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Court rules on 10 Commandments

Federal court strikes down Ten Commandments display at Alabama Supreme Court

State Supreme Court Chief Justice Roy Moore's religious crusade dealt legal setback


A press release dated November 18, 2002, from Americans United for Separation of Church and State

You can also read the New York Times report.

If you're interested in finding positive ways of teaching about the Ten Commandments, check out a listing of resources provided by the Rev. Bruce Gillette of First Presbyterian Church, Pitman, NJ.

A federal court in Alabama today struck down display of a Ten Commandments monument at the state supreme court building in Montgomery, declaring that the religious sculpture violates the First Amendment's church-state separation provisions.

U.S. District Judge Myron H. Thompson ruled that the two-ton granite sculpture of the Ten Commandments must be removed from the state Judicial Building. The monument was placed in the building's lobby in July of 2001 on orders from Chief Justice Roy Moore.

Moore has been crusading to have government endorse the Ten Commandments for years. As a state judge in Etowah County, he adorned his courtroom with a hand-carved Ten Commandments plaque. Elected chief justice in 2000, Moore vowed to display the Decalogue at the Judicial Building as well.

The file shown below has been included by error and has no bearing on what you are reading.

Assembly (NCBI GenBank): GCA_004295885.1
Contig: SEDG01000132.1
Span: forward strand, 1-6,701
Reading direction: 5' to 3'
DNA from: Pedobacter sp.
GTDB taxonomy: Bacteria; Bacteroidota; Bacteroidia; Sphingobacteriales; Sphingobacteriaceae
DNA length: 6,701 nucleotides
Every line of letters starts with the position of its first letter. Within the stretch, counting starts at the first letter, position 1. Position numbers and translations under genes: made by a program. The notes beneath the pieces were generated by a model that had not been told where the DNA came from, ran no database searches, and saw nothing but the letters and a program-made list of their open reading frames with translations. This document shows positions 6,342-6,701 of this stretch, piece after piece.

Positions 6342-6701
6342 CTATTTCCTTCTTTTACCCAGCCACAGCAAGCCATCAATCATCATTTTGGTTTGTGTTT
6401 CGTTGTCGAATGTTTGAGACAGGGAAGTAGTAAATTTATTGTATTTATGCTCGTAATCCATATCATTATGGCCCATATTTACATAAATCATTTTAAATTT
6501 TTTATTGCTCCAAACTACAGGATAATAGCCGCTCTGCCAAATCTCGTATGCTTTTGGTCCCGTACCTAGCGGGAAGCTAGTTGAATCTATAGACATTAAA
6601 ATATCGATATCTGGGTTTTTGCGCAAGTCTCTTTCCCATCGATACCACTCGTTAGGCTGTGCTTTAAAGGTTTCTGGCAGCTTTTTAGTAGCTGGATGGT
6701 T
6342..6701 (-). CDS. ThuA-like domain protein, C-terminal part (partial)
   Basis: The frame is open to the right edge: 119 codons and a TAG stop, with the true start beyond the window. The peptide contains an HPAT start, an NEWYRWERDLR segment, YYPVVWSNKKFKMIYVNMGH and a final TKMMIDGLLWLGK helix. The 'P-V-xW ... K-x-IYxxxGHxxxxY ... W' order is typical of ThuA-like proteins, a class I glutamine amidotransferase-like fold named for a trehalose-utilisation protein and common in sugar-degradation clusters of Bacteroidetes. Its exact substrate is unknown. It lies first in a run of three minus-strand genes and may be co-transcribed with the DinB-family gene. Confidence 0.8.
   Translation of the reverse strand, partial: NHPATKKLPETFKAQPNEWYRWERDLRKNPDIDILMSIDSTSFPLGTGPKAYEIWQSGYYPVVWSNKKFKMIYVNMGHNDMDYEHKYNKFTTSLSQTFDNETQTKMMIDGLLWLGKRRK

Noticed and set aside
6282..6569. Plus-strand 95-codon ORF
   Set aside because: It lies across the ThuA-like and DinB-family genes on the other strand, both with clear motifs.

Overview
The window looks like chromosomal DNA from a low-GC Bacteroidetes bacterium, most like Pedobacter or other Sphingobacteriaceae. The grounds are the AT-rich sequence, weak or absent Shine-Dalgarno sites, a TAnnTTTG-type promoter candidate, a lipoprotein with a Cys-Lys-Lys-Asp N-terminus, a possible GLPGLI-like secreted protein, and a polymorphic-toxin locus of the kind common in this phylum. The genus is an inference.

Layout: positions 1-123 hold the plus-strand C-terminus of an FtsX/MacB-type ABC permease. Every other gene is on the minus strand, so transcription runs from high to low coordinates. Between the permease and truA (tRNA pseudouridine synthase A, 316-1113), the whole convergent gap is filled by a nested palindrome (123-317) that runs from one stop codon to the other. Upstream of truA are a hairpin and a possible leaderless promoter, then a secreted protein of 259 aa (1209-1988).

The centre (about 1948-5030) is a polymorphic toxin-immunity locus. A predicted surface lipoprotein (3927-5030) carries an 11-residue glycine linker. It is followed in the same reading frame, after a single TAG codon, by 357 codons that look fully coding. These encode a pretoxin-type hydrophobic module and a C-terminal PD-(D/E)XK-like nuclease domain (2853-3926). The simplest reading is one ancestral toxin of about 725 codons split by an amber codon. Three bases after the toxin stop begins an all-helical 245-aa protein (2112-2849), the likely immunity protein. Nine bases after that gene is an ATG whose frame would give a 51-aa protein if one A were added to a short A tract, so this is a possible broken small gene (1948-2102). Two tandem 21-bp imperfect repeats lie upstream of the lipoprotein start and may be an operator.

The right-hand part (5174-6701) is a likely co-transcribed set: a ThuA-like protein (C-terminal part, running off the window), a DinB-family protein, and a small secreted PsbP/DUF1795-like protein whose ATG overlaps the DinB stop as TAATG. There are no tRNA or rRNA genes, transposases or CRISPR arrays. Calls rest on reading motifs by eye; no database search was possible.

"This ruling is a big setback to Roy Moore's religious crusade," said the Rev. Barry W. Lynn, executive director of Americans United, which cosponsored the litigation. "It's high time Moore learned that the source of U.S. law is the Constitution, not the Bible."

Americans United, the American Civil Liberties Union of Alabama and the Southern Poverty Law Center filed suit against Moore on behalf of local residents who opposed the religious display on government property. The case, Glassroth v. Moore, has drawn national attention.

Lynn noted that the lawsuit was not an attack on the Ten Commandments. "Many Americans revere this moral code," said Lynn, a United Church of Christ minister. "However, it is not the job of government to single out one religious code and hold it up as the state's favorite. Promoting the Ten Commandments is a task for our houses of worship, not government officials."

Judge Thompson said today that the religious display "violated the Establishment Clause of the First Amendment" and ordered Moore to remove the monument within 30 days.

Moore has received backing from national Religious Right leaders, chiefly from Florida TV preacher D. James Kennedy. Kennedy has raised money for Moore's defense and even sold a video of Moore supervising placement of the Ten Commandments sculpture in the building on the evening of July 31, 2001. Moore waited until the building was empty and then had the 2,000-pound sculpture brought in.

Moore did not consult with the other justices of the court before taking the action. He later told the Los Angeles Times, "I'm the highest legal authority in the state, and I wanted it there."

Ayesha Khan, Americans United Legal Director and lead counsel in the case, said, "Today's decision protects religious liberty for everyone in Alabama. It affirms that the courts of Alabama will give equal justice to persons of all religious faiths."